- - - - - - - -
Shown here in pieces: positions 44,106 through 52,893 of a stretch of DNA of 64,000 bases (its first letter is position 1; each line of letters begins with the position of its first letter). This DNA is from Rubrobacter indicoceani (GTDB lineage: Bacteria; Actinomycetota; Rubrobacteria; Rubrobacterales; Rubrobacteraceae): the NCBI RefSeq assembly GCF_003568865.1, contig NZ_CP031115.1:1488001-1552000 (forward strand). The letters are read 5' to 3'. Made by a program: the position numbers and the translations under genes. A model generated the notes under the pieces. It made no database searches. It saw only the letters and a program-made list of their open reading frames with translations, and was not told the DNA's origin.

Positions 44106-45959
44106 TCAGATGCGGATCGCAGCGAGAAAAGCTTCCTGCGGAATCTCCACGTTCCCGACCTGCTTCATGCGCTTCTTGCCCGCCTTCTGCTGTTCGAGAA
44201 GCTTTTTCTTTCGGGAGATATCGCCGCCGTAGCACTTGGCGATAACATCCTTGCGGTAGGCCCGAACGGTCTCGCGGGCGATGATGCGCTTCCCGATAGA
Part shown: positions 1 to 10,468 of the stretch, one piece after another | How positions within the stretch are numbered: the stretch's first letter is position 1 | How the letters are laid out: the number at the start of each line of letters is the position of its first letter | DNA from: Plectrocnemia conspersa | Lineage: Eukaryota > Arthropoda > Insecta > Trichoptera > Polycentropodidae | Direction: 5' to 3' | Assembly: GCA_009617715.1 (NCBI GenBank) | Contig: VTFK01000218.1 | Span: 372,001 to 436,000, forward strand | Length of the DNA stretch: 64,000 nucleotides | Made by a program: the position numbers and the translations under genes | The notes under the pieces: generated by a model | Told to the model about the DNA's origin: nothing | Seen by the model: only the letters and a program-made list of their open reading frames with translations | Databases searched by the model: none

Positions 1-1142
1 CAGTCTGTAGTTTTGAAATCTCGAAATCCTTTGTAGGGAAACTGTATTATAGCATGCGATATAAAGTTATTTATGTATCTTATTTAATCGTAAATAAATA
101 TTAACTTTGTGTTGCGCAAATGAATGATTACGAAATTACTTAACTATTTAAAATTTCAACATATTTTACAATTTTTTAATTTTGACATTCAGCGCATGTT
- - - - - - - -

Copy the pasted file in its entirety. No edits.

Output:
Shown here in pieces: positions 44,106 through 52,893 of a stretch of DNA of 64,000 bases (its first letter is position 1; each line of letters begins with the position of its first letter). This DNA is from Rubrobacter indicoceani (GTDB lineage: Bacteria; Actinomycetota; Rubrobacteria; Rubrobacterales; Rubrobacteraceae): the NCBI RefSeq assembly GCF_003568865.1, contig NZ_CP031115.1:1488001-1552000 (forward strand). The letters are read 5' to 3'. Made by a program: the position numbers and the translations under genes. A model generated the notes under the pieces. It made no database searches. It saw only the letters and a program-made list of their open reading frames with translations, and was not told the DNA's origin.

Positions 44106-45959
44106 TCAGATGCGGATCGCAGCGAGAAAAGCTTCCTGCGGAATCTCCACGTTCCCGACCTGCTTCATGCGCTTCTTGCCCGCCTTCTGCTGTTCGAGAA
44201 GCTTTTTCTTTCGGGAGATATCGCCGCCGTAGCACTTGGCGATAACATCCTTGCGGTAGGCCCGAACGGTCTCGCGGGCGATGATGCGCTTCCCGATAGA
Part shown: positions 1 to 10,468 of the stretch, one piece after another | How positions within the stretch are numbered: the stretch's first letter is position 1 | How the letters are laid out: the number at the start of each line of letters is the position of its first letter | DNA from: Plectrocnemia conspersa | Lineage: Eukaryota > Arthropoda > Insecta > Trichoptera > Polycentropodidae | Direction: 5' to 3' | Assembly: GCA_009617715.1 (NCBI GenBank) | Contig: VTFK01000218.1 | Span: 372,001 to 436,000, forward strand | Length of the DNA stretch: 64,000 nucleotides | Made by a program: the position numbers and the translations under genes | The notes under the pieces: generated by a model | Told to the model about the DNA's origin: nothing | Seen by the model: only the letters and a program-made list of their open reading frames with translations | Databases searched by the model: none

Positions 1-1142
1 CAGTCTGTAGTTTTGAAATCTCGAAATCCTTTGTAGGGAAACTGTATTATAGCATGCGATATAAAGTTATTTATGTATCTTATTTAATCGTAAATAAATA
101 TTAACTTTGTGTTGCGCAAATGAATGATTACGAAATTACTTAACTATTTAAAATTTCAACATATTTTACAATTTTTTAATTTTGACATTCAGCGCATGTT